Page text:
Combining data mining and text mining for detection of early stage dementia: the SAMS framework

Christopher Bull
School of Computing and Communications, Lancaster University, UK

Dommy Asfiandy
School of Computer Science, University of Manchester, UK

Ann Gledson
School of Computer Science, University of Manchester, UK

Joseph Mellor
School of Computer Science, University of Manchester, UK

Samuel Couth
Institute of Brain, Behaviour and Mental Health, University of Manchester, UK

Gemma Stringer
Institute of Brain, Behaviour and Mental Health, University of Manchester, UK

Paul Rayson
School of Computing and Communications, Lancaster University, UK

Alistair Sutcliffe
School of Computing and Communications, Lancaster University, UK

John Keane
School of Computer Science, University of Manchester, UK

Xiaojun Zeng
School of Computer Science, University of Manchester, UK

Alistair Burns
Institute of Brain, Behaviour and Mental Health, University of Manchester, UK

Iracema Leroi
Institute of Brain, Behaviour and Mental Health, University of Manchester, UK

Clive Ballard
Wolfson Centre for Age-Related Diseases, King’s College London, UK

Pete Sawyer
School of Computing and Communications, Lancaster University, UK

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Ingår i: Proceedings of LREC 2016 Workshop. Resources and Processing of Linguistic and Extra-Linguistic Data from People with Various Forms of Cognitive/Psychiatric Impairments (RaPID-2016), Monday 23rd of May 2016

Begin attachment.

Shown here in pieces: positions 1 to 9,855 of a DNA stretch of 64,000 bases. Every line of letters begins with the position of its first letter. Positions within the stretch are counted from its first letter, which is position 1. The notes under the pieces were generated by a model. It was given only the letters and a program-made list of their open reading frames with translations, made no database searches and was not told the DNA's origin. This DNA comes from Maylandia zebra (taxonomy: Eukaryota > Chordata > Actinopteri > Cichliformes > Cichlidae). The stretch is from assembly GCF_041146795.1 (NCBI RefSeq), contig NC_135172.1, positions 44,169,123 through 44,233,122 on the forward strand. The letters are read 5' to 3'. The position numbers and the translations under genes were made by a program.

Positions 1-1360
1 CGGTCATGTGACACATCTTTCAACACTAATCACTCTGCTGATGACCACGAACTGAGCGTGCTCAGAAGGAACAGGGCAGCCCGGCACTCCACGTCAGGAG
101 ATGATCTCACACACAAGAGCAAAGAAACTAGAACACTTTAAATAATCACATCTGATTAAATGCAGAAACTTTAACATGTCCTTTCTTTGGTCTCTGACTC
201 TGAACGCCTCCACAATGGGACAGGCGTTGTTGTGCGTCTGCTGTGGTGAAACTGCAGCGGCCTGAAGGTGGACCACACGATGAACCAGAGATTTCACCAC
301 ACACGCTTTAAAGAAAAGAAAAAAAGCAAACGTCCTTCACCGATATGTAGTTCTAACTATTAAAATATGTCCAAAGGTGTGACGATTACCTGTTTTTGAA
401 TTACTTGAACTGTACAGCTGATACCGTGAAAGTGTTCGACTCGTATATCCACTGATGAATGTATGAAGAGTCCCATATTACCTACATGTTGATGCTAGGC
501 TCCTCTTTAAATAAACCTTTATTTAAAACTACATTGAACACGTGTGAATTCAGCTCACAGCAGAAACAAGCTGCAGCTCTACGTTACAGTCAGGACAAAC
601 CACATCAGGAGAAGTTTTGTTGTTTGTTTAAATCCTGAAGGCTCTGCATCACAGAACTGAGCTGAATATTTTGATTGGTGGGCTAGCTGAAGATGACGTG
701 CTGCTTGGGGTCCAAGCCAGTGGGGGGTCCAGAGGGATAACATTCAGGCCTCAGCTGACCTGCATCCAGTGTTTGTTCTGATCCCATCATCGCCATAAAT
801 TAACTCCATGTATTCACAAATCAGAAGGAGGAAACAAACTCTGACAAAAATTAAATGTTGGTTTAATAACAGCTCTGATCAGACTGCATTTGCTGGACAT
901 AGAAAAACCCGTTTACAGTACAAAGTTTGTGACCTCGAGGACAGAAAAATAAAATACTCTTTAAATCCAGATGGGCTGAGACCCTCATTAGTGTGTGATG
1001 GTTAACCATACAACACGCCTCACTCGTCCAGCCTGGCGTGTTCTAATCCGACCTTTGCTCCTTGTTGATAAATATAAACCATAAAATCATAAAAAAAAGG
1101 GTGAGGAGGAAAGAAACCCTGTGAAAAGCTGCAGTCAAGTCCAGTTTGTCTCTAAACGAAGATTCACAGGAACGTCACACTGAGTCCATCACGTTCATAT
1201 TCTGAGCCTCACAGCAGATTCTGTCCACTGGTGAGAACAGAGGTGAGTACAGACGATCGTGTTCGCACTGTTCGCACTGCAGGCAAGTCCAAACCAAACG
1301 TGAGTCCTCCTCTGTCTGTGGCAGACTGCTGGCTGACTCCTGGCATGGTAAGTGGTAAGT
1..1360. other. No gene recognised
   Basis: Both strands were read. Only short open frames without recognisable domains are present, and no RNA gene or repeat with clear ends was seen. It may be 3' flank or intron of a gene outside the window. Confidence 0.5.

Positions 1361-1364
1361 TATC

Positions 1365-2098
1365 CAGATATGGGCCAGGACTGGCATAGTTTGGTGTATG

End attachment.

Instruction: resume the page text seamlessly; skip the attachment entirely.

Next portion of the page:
Linköping Electronic Conference Proceedings 128:6, s. 35 to 40

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Publicerad: 2016-06-03

ISBN: 978-91-7685-730-4

ISSN: 1650-3686 (tryckt), 1650-3740 (online)


In this paper, we describe the open-source SAMS framework whose novelty lies in bringing together both data collection (keystrokes, mouse movements, application pathways) and text collection (email, documents, diaries) and analysis methodologies. The aim of SAMS is to provide a non-invasive method for large scale collection, secure storage, retrieval and analysis of an individual’s computer usage for the detection of cognitive decline, and to infer whether this decline is consistent with the early stages of dementia. The framework will allow evaluation and study by medical professionals in which data and textual features can be linked to deficits in cognitive domains that are characteristic of dementia. Having described requirements gathering and ethical concerns in previous papers, here we focus on the implementation of the data and text collection components.


dementia, corpus linguistics, natural language processing, data mining


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